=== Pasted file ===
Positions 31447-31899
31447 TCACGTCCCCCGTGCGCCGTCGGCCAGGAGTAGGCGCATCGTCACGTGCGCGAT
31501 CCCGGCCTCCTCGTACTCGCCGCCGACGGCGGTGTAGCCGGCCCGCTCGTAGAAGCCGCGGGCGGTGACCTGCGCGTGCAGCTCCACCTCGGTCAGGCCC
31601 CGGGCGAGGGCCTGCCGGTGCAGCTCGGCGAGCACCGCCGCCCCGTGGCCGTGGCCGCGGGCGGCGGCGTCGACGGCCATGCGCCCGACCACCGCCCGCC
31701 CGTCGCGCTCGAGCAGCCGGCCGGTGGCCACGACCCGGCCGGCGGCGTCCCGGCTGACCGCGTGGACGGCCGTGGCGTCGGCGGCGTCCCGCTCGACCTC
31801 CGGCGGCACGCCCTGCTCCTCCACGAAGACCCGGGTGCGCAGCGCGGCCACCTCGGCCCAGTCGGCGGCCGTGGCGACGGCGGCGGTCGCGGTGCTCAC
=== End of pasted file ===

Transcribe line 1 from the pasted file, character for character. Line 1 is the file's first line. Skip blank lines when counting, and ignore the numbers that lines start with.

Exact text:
Positions 31447-31899